Fewer than one in 20 men who applied to become sperm donors in the USA and Denmark in 2018 and 2019, were accepted by a sperm bank, a recent study has shown.
The number of sperm-donor-conceived children born in the UK has tripled in the past 13 years in the UK, meaning demand for sperm donors outstrips supply. Recent figures from the Human Fertilisation and Embryology Authority show half of donor sperm used in the UK is imported, often from Denmark (see BioNews 1170). In a study published in Human Reproduction of over 11,000 men who applied to be sperm donors to the sperm and egg bank Cryos in the USA and Denmark, researchers looked at the points in the application process men dropped out or were rejected by the clinic. They also looked at the impact of being asked to waive anonymity on willingness to donate and acceptance.
Lead author – and Progress Educational Trust (PET) trustee – Professor Allan Pacey from the University of Sheffield, pointed out that although sperm donors can choose to retain their anonymity in the USA and Denmark (though not the UK since 2006), over a quarter of donors shifted from an initial decision to remain anonymous, to be identifiable, over the course of the donation process. He said: 'What's particularly fascinating is that more donors, who initially wanted to remain anonymous, were willing to be identifiable as the screening and donation process continued. This is particularly good news for patients in the UK undergoing fertility treatment, as it is a legal requirement for sperm donors to be identifiable to any children born from their donations.'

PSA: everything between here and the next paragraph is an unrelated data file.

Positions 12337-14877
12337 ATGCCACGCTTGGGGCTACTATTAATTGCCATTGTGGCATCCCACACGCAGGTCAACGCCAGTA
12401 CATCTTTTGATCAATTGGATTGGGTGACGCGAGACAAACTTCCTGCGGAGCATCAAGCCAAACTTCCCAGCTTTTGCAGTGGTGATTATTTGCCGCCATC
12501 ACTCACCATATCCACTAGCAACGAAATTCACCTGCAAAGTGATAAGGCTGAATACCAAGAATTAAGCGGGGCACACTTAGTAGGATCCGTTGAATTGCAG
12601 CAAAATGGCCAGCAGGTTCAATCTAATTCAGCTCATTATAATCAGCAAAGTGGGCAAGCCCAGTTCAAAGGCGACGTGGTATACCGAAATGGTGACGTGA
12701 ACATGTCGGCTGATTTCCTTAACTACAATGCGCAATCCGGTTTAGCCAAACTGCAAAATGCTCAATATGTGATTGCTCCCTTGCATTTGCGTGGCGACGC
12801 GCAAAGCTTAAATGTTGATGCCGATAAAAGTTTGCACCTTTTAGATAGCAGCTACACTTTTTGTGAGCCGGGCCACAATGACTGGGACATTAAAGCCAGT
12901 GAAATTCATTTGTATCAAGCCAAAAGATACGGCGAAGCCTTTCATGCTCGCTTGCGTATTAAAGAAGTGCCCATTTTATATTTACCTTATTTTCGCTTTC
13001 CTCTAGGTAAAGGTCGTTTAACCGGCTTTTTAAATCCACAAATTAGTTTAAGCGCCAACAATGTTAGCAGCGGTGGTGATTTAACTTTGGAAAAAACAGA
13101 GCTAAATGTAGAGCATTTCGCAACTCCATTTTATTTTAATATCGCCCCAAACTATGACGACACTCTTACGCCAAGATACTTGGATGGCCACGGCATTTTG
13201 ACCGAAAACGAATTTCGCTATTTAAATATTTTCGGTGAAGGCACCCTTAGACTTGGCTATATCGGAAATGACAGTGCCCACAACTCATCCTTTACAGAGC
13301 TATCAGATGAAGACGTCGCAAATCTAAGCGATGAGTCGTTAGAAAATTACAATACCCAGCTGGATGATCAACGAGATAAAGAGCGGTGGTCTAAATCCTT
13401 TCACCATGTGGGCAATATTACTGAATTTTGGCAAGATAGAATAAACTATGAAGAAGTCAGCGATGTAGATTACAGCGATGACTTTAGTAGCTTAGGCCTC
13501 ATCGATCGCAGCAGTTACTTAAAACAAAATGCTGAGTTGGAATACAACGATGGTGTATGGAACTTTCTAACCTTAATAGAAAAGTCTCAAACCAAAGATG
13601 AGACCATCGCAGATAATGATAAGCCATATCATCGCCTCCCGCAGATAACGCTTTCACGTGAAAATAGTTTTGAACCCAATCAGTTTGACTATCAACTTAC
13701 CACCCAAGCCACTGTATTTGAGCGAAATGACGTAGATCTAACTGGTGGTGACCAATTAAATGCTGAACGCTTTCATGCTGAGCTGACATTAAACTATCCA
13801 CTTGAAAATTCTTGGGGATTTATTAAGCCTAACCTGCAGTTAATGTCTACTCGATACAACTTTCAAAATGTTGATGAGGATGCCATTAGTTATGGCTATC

Around half of applicants dropped out or were rejected before being invited to provide a sperm sample, for the second stage of the application process, researchers found. Of the men who provided a sample 21 percent did not have a high enough quality semen, according to the clinic. Of men accepted after semen analysis and invited to complete a medical questionnaire, just 18 percent continued to the next stage.
A report published by PET in June 2022 Fertility, Genomics and Embryo Research: Public Attitudes and Understanding showed that 64 percent of the UK public would consider sperm or egg donation with identity release (see BioNews 1148).
Professor Pacey said: 'In the UK you can only become a donor if you agreed to be identifiable and there simply aren't enough guys in the UK that are willing to do that, or we haven't managed to tempt them enough, because we haven't got an advertising system that targets them.'
He went on: 'The study with Cryos highlights how hard it is to become a sperm donor. It's not like blood donation where once it's done you can have a cup of tea and go home. Sperm donation is a regular commitment with lots of screening and regular testing as well as life-long implications for the donor if any children are born from their sample.'